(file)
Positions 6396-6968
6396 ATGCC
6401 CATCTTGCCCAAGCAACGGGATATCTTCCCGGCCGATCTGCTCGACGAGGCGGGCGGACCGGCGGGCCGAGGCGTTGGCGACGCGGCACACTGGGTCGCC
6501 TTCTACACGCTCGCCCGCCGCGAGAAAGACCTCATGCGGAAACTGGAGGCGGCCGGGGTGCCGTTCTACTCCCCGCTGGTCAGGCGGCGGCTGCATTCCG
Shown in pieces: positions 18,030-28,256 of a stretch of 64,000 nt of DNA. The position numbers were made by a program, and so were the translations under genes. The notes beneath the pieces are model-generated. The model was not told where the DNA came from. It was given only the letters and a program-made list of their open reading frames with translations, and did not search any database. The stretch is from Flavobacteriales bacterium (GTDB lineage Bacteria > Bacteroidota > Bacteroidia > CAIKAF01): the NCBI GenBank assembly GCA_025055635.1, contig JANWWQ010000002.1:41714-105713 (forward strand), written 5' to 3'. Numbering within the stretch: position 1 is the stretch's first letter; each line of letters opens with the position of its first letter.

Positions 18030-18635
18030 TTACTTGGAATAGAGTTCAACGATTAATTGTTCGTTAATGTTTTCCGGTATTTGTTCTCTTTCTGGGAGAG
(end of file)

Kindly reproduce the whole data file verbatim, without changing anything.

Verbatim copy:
Positions 6396-6968
6396 ATGCC
6401 CATCTTGCCCAAGCAACGGGATATCTTCCCGGCCGATCTGCTCGACGAGGCGGGCGGACCGGCGGGCCGAGGCGTTGGCGACGCGGCACACTGGGTCGCC
6501 TTCTACACGCTCGCCCGCCGCGAGAAAGACCTCATGCGGAAACTGGAGGCGGCCGGGGTGCCGTTCTACTCCCCGCTGGTCAGGCGGCGGCTGCATTCCG
Shown in pieces: positions 18,030-28,256 of a stretch of 64,000 nt of DNA. The position numbers were made by a program, and so were the translations under genes. The notes beneath the pieces are model-generated. The model was not told where the DNA came from. It was given only the letters and a program-made list of their open reading frames with translations, and did not search any database. The stretch is from Flavobacteriales bacterium (GTDB lineage Bacteria > Bacteroidota > Bacteroidia > CAIKAF01): the NCBI GenBank assembly GCA_025055635.1, contig JANWWQ010000002.1:41714-105713 (forward strand), written 5' to 3'. Numbering within the stretch: position 1 is the stretch's first letter; each line of letters opens with the position of its first letter.

Positions 18030-18635
18030 TTACTTGGAATAGAGTTCAACGATTAATTGTTCGTTAATGTTTTCCGGTATTTGTTCTCTTTCTGGGAGAG